In a last hurrah before the Christmas shut-down, the London and Paris stock markets rose to record closes today, but in thin trading after a spending spree in Hong Kong and New York pushed shares there to new highs.
The Paris Bourse reached its 37th closing high of the year, rising more than 2 percent amid euphoria in the high-tech, media and telecom sectors. The London market also ended at a record high, up 0.44 percent.
The dollar rose. Japanese authorities bought dollars to show resolve in keeping the yen from rising to levels that could threaten Japan's fragile economic recovery.
The stage was set for a surge in European stocks by Thursday's trading in New York, where the three major stock indexes ended at all-time highs. The London and Paris markets hit records within minutes of opening today.
In Paris, the benchmark CAC 40 index rose 2.11 percent, to 5852.50, though trading was slow. "The market has topped the 5,800 level pulled up by the Nasdaq and Dow Jones performances overnight," a trader said.
An exception to the French market's obsession with technology stocks was Credit Lyonnais, which ended with a gain of about 8 percent. Its stock had earlier reached a record of 52.90 euros, and trading in the bank's shares was suspended twice because of price surges. The bank's stock had climbed more than 14 percent on Thursday on speculation that rival bank BNP was buying its shares.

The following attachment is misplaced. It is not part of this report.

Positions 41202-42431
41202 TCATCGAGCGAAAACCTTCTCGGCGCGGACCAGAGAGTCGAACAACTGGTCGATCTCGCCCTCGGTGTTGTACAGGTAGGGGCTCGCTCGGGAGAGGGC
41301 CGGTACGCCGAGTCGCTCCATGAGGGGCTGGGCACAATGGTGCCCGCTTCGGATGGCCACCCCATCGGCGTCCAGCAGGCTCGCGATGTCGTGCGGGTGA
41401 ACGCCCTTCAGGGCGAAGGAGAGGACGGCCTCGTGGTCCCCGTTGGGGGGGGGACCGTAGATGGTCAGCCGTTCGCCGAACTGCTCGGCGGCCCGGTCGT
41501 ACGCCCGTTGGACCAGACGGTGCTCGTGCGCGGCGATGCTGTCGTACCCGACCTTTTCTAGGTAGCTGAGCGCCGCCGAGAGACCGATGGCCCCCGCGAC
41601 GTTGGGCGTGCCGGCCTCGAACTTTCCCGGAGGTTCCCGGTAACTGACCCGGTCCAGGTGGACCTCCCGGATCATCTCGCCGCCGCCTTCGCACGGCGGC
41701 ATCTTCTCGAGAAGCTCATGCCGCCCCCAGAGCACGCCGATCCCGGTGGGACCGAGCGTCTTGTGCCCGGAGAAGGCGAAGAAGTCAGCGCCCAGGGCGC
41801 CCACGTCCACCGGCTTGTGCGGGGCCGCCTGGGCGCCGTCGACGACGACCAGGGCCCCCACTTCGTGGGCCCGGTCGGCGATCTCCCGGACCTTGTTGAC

The stock of Bouygues was up 3 percent on speculation that Deutsche Telekom may make a bid for its mobile phone unit.
Across the English Channel, the Financial Times-Stock Exchange 100-stock index rose 29.7, to 6806.5, its highest close to date, with pharmaceutical stocks accounting for nearly 13 points of the gain. The surge left the FT-SE about 15.9 percent higher than it was this time last year.
Hong Kong stocks also vaulted to record levels. Hong Kong's Hang Seng index closed at an all-time high of 16,833.28, propelled by galloping local technology shares.
Currency markets saw some excitement, too, when the Bank of Japan intervened to stem the yen's rise. By the close of trading in Tokyo, the dollar was at 102.60 yen, up 0.52 yen from Wednesday.
"The yen has been drifting strongly up all week," said Joanne Collins, senior economist at Daiwa Europe in London. "I suppose the BOJ's immediate objective is to send a signal that they are not going to let it break 100 just because it's Christmas."